“People may hold their noses tighter even when they were holding it beforehand, but I don’t see it changing people’s votes,” he continued. “I’m no mindless cheerleader for the man, and I never have been. But this is about allegiance to the country. It may not be a pleasant choice, but for me it’s not a hard choice.”
The pro-Trump campaign made headlines in September when it invited reporters to a press conference to kick off a push to register Israelis living in the West Bank settlements. The event was held in Ginot Shomron, a heavily American neighborhood in the settlement of Karnei Shomron. A large Trump banner was hung from the balcony of Rabbi Chaim Spring, 80 from Illinois, who agreed to host the get-out-the-vote operation in his salon.
A sukkah has replaced the banner at the Spring house and the outreach effort has moved on to another settlement, but Spring said that his support for Trump hasn’t been affected.
“If people wanted to complain, they should have done it 11 years ago,” Spring said, a reference to when one of the alleged incidents took place. “In my opinion it’s not an issue,” Spring continued in a telephone interview from his sukkah. “I see his grown-up children, how they love him and work for him. That’s speaks volumes, and nothing else matters.”
Spring said that some 40 voters contacted him to cast absentee ballots. He conceded that Trump has made “foolish” comments during the election campaign, but insists that a victory by Democratic nominee Hillary Clinton would be a “tragedy” for the U.S.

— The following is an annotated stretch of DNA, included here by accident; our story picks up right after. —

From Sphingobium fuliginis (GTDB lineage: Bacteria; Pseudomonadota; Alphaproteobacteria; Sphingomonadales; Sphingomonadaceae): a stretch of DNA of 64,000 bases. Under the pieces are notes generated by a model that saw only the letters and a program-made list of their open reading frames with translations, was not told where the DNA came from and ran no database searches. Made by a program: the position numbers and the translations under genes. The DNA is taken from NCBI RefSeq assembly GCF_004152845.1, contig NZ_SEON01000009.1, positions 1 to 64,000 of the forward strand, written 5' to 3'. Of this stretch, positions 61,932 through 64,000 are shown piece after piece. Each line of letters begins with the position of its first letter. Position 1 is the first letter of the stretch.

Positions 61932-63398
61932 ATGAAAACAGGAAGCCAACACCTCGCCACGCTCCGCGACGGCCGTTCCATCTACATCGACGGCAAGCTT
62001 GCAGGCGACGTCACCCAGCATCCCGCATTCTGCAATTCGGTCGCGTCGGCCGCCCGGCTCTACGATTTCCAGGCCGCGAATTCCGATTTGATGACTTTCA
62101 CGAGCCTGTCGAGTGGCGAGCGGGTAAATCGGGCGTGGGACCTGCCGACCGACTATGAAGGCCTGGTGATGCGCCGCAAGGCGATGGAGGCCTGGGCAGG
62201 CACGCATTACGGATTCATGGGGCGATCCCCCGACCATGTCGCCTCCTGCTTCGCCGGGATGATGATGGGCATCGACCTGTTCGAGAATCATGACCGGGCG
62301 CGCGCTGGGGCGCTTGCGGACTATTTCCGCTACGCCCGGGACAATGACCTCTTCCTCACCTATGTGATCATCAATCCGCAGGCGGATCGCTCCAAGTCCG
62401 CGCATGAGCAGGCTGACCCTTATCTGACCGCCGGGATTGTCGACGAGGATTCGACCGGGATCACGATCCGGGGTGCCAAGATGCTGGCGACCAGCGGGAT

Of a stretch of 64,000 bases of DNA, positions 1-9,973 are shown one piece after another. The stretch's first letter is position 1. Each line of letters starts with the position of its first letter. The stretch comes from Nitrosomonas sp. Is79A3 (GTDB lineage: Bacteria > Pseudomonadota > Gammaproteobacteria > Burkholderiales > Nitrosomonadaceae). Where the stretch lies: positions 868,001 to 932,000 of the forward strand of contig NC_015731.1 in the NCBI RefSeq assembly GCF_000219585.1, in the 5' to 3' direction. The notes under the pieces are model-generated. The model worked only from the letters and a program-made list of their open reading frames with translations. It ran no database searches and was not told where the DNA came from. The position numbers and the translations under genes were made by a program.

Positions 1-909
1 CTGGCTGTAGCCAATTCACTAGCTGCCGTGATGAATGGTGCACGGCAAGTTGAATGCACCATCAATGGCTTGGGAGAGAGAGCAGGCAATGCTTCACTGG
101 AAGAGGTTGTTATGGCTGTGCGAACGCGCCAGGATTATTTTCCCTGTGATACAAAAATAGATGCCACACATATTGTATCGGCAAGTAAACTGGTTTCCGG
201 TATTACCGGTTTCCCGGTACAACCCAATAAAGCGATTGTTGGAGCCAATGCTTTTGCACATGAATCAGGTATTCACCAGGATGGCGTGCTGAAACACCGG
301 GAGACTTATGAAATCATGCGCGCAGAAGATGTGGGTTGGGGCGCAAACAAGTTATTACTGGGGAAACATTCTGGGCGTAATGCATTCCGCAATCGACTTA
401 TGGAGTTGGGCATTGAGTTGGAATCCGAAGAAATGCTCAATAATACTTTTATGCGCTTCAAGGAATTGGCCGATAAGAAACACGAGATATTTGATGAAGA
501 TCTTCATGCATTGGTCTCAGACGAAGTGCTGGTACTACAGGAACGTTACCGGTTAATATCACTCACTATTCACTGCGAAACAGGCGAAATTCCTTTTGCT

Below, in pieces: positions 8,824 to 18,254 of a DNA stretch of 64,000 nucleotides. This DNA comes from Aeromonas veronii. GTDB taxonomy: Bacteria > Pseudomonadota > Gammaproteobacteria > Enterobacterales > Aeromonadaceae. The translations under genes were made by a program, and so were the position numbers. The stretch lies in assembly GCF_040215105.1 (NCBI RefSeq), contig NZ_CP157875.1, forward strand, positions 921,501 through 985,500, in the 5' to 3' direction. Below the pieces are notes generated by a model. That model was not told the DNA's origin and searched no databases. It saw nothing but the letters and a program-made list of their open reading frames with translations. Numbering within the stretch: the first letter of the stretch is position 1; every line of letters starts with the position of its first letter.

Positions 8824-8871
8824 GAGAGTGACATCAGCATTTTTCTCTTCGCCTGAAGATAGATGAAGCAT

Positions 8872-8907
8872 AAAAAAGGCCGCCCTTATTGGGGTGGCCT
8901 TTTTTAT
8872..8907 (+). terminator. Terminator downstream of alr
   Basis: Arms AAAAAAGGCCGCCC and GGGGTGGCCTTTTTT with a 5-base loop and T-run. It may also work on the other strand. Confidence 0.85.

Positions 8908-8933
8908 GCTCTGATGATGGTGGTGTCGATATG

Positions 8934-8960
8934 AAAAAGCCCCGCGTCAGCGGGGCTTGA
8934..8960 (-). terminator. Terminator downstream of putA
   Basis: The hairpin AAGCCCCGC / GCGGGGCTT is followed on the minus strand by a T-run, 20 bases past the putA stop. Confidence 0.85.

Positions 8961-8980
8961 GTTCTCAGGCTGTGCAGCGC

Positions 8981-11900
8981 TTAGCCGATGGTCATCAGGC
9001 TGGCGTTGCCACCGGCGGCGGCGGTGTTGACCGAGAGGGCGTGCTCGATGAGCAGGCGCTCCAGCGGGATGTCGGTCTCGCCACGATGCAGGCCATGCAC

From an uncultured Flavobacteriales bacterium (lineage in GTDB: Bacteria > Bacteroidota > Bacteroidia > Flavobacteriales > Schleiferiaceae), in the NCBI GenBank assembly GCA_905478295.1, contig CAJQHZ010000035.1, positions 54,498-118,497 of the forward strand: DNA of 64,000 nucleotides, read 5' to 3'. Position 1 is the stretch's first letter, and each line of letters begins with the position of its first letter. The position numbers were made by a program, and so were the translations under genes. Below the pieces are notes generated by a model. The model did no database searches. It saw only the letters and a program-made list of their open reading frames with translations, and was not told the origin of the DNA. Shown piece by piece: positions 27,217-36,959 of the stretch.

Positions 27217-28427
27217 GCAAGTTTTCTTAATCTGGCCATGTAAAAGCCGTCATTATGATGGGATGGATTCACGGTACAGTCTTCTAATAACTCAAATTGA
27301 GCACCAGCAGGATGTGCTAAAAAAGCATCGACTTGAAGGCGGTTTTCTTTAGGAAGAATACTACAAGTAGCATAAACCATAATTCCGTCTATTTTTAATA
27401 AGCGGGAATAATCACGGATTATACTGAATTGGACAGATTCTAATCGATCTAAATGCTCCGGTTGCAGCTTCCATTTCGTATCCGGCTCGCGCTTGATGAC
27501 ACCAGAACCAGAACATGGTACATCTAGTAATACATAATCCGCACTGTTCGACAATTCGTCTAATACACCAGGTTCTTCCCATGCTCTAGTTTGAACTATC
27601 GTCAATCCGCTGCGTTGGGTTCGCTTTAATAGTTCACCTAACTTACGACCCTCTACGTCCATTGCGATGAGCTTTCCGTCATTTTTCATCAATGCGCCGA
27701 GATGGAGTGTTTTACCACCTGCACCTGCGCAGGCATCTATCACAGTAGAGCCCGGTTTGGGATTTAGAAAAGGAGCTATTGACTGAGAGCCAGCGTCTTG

“It’s unfortunate that a majority of American Jews are blinded by voting Democratic no matter who it is. They can’t see beyond their noses.”
Spring said he’s still holding out hope that the polls predicting a large Clinton lead will be proven wrong, like Harry Truman’s surprise re-election in 1948 and former Israeli Prime Minister Menachem Begin’s unexpected re-election in 1981.
Republicans Overseas believe that the vote from the settlements will be overwhelmingly pro-Trump. In Jewish settlements like Karnei Shomron, many believe Clinton will continue the foreign policy of President Obama. When Clinton was secretary of state she and Obama nudged Netanyahu into imposing a 10-month moratorium on housing starts in the settlements.
“My daughter couldn’t build her house next to mine because of that,” said Andy Weiser, a retiree from the Maryland suburbs of Washington, D.C., who was visiting the Karnei Shomron shopping center with his grandkids this week. “We have long memories here. … We’re narrowly focused.”
That said, not everyone from Karnei Shomron’s American neighborhood is rushing to vote for the Republican nominee. Sharon Nussbacher, who lives a few houses away from Rabbi Spring, said she won’t bother sending in an absentee ballot because the race looks uncompetitive in her home state of New York. “I just can’t bring myself to vote for either candidate,” she said.
A few houses down, Ze’ev Gold said the race has split his family. While his father is a dedicated Trump supporter, Gold said he is not an admirer of the Republican nominee because he’s too unpredictable. Gold, a 36-year-old English teacher, said he too isn’t bothering to vote because his home state of Illinois is so overwhelmingly Democratic.
“The sentiment in this settlement is with the Republicans,” he said. “The problem is that they put a wild card at the head [of the ticket]. … Some are worried about what a wild card like Trump would actually do if elected.”